Abstract: Social Well-Being during Cancer Survivorship: A Cross-Sectional Examination of Self-Reported Positive and Negative Effects of the Illness in the Context of Close Relationships (Society for Social Work and Research 26th Annual Conference - Social Work Science for Racial, Social, and Political Justice)

Social Well-Being during Cancer Survivorship: A Cross-Sectional Examination of Self-Reported Positive and Negative Effects of the Illness in the Context of Close Relationships

Friday, January 14, 2022
Liberty Ballroom O, ML 4 (Marriott Marquis Washington, DC)
* noted as presenting author
Chiara Acquati, PhD, LMSW, Assistant Professor, University of Houston, Houston, TX
Ellen Miller-Sonet, MBA, JD, Chief Strategy and Policy Officer, CancerCare, New York, NY
Anao Zhang, Ph.D., Assistant Professor, University of Michigan-Ann Arbor, Ann Arbor, MI
Elena Ionescu, MSG, PhD student, Doctoral student; Research Assistant, University of Houston, Houston, TX
Background and Purpose: Improvements in early screening and treatment options have contributed to the continued increase in the number of cancer survivors in the United States. To date, estimates from the National Cancer Institute and the American Cancer Society indicate that 16.9 million survivors live in the country. By 2030, cancer survivors are expected to increase to 22.2 million. As a result of this expected growth, it becomes imperative to better understand this heterogeneous group's experience and identify strategies to best mitigate the multifaceted adverse outcomes at the functional, psychosocial, and economic levels. While quality of life is a broad multidimensional concept, social well-being refers to the health and quality of the relationships with family members and significant others. A cancer diagnosis affects the social support system of the individual, with partners/spouses often assuming the role of caregivers providing practical and emotional support. Close relationships are crucial to sustaining quality of life after diagnosis; however, limited literature exists about variations in close relationships during survivorship. This study examined positive and negative self-reported changes in relationships with partners/spouses, children, or significant others by sociodemographic and clinical factors.

Methods: Survey data collected from 504 cancer survivors were utilized. Cancer survivors were recruited through consumer panels, as part of a national survey conducted by CancerCare from July to December 2015. Fourteen items assessed positive or negative changes in communication, closeness with partner and children, stability of the relationship, and caregiver burden. An Exploratory Factor Analysis (EFA) was conducted using a robust weighted least square procedure. Then, the resulting factors were compared by sociodemographic and clinical characteristics using Chi-square tests and ANOVAs. Mplus version 7.31 was utilized for data management and data analysis.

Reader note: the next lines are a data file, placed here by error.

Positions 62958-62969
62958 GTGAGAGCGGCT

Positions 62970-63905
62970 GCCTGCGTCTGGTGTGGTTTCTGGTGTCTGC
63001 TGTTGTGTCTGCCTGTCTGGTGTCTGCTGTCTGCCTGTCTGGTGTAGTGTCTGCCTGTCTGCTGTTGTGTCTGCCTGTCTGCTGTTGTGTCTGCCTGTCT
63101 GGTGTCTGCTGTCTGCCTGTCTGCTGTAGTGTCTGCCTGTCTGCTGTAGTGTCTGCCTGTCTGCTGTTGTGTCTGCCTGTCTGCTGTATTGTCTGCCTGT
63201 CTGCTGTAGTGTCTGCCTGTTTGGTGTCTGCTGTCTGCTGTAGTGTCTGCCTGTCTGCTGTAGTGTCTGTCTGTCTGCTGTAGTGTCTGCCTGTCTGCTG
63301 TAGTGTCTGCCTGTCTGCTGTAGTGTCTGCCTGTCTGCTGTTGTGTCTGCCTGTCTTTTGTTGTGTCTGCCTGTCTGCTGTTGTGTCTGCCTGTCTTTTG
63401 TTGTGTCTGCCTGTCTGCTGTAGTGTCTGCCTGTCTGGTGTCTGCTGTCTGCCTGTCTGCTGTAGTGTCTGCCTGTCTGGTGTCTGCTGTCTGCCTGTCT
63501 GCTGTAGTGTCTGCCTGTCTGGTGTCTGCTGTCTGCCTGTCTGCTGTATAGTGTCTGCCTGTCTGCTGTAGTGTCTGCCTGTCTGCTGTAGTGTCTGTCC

Results: Participants were mostly male, middle-aged adults, non-Hispanic white and 4 years or more since diagnosis. Two factors emerged from the exploratory factor analysis, labeled Closeness and Ambivalence. Women reported greater positive and negative changes in close relationships. Hispanics and Non-Hispanic whites reported greater closeness than did Black/African Americans. Older survivors (≥ 66 y.o.) had lower negative changes and ambivalence in their relationships than those diagnosed during young adulthood. Cancer survivors from low socioeconomic backgrounds were more likely to report worse effects in their close relationships. Finally, greater ambivalence in close relationships existed for those diagnosed within the past 2-4 years, in active treatment, and those treated at community hospitals compared to academic cancer centers.

Conclusions and Implications: The present work further extends the current understanding of the effects of cancer on close relationships and identifies groups of survivors at risk of long-term affected social well-being. Women, younger survivors, individuals from minority groups, and those with lower income presented greater vulnerability for adverse outcomes. Additionally, variations by treatment status, time since diagnosis and institutional characteristics were reported. Results emphasize the need to enhance social workers’ preparation in addressing psychosocial issues across the cancer care continuum, and to develop interventions to sustain the quality of interpersonal relationships and overall social well-being.